By Simon Andras
Boxing has quite a history, perhaps more than most major sports these days. Legendary fighters live on famously (or infamously) for decades after they quit stepping into the ring. Stories of the epic fights live on in our minds and hearts for decades - they inspire us as people and competitors to reach out and be better. Maybe boxing is where the story of the underdog really comes from.
Boxing's history goes back thousands of years, and one item that has always been inextricably linked to the sport for as long as we can remember has been gambling. Watching and gambling on a fight almost always went hand in hand. We've seen this time and time again in the news and even in some of Hollywood's continual retellings of the best boxing stories in history. Unfortunately, boxing isn't quite the same sport that it used to be, but it still fights on.
Boxing has endured it share of hardships and has sadly become a shell of its former glorious self. The days of Muhammad Ali, Joe Frazier and Mike Tyson gracing the ring with their presence are gone - there are still great fighters but no sport changing names that will go down in history like some who have went before. Many of these hardships are due to the match fixing scandals which ran rampant for quite some time. By all accounts, boxing has cleaned up their image and is headed in the right direction - but many fans and gamblers alike lost faith in the great sport of boxing - and now who can really blame them, anyways?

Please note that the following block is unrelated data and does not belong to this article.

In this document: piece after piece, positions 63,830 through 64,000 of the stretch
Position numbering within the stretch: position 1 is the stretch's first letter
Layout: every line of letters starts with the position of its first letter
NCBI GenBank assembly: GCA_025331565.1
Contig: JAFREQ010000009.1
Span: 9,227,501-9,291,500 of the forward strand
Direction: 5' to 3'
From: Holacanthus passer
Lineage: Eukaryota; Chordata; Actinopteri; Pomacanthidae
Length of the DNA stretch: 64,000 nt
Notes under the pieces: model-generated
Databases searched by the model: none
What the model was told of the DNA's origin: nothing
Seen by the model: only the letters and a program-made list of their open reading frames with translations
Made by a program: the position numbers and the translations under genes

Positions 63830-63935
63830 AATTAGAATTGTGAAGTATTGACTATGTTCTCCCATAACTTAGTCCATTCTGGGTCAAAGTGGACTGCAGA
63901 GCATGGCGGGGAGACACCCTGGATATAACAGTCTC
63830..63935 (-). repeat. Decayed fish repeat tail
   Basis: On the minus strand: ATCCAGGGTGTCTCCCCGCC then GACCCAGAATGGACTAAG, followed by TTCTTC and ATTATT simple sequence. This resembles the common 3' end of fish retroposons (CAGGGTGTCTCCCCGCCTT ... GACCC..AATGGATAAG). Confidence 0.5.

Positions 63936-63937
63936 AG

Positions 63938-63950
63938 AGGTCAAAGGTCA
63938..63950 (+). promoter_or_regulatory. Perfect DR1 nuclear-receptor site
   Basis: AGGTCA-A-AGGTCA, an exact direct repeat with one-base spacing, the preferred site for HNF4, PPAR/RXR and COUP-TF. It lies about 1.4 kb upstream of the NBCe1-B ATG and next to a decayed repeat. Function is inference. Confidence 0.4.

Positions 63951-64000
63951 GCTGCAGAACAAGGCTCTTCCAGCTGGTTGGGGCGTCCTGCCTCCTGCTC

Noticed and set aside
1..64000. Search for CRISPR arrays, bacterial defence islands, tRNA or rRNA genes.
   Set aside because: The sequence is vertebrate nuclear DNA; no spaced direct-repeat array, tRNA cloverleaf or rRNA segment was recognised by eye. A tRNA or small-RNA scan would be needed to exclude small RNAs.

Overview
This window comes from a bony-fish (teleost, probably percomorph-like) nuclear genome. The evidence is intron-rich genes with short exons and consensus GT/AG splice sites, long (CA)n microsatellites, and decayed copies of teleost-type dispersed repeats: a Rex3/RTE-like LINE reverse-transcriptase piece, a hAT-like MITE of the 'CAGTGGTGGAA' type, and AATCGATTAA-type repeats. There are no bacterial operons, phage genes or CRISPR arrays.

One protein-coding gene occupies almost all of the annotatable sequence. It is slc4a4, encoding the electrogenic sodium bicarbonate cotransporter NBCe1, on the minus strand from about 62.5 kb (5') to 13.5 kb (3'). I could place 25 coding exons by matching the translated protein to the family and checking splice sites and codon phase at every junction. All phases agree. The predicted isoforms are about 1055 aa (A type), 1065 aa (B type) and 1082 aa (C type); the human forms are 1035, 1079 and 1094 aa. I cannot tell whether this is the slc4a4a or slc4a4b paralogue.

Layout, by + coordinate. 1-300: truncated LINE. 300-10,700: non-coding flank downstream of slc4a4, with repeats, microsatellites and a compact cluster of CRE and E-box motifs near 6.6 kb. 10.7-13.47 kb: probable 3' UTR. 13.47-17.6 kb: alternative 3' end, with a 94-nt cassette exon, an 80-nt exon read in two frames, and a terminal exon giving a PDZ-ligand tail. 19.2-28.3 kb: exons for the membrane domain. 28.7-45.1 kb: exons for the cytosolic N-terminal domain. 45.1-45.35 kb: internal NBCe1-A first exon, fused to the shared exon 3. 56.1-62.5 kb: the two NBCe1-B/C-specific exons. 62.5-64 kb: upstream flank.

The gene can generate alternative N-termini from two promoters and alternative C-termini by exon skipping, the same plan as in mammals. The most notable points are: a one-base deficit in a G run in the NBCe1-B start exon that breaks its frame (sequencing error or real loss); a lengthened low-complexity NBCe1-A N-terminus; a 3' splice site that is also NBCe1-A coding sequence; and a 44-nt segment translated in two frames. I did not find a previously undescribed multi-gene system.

A second item that has hurt boxing is its competition against other major sports. There were times when boxing wagers outnumbered the NFLs - but those days are now long gone. All major sports now have bigger television followings and longer seasons - they take precedence in almost all facets of the media. The biggest fights often get relegated to a pay per view basis, leaving all but the die hard fans in the dark.
For most of us, it's hard to imagine a world where boxing was bigger than the NFL - which is an enormously powerful multi-billion dollar organization itself. The Super Bowl alone receives billions of dollars of gambler's money each and every year, but it wasn't always like this.
In decades past, that's how boxing was - with nearly the entire country rallying around their TV (or radio) sets for the main fights with the sports biggest names. Anticipation would build for days, or perhaps weeks before certain events, and even to this day the cinema world is reliving some of those epic moments of boxing's history.
I'm not saying that boxing is dead - because it's not by any stretch of the imagination. Neither is sports gambling. In fact, boxing does appear to be regaining some steam in the world of sports, and maybe one day we will see this great sport ascend to the space that it once occupied not so long ago. Boxing is evolving with the times, and is even developing new offshoot sports which are now landing some pretty major television deals. Maybe boxing isn't for everyone, but companies have found ways to make mountains of money off of it and if it has to live on through a pay per view style of programming - so be it.
Among all the competition and scandals, boxing slowly started to fade into a lesser place. It still lives in our hearts, but remains vastly misunderstood in today's sports crazed world. Why is this? When was the last time you wagered on a fight? Share your thoughts in the comments section!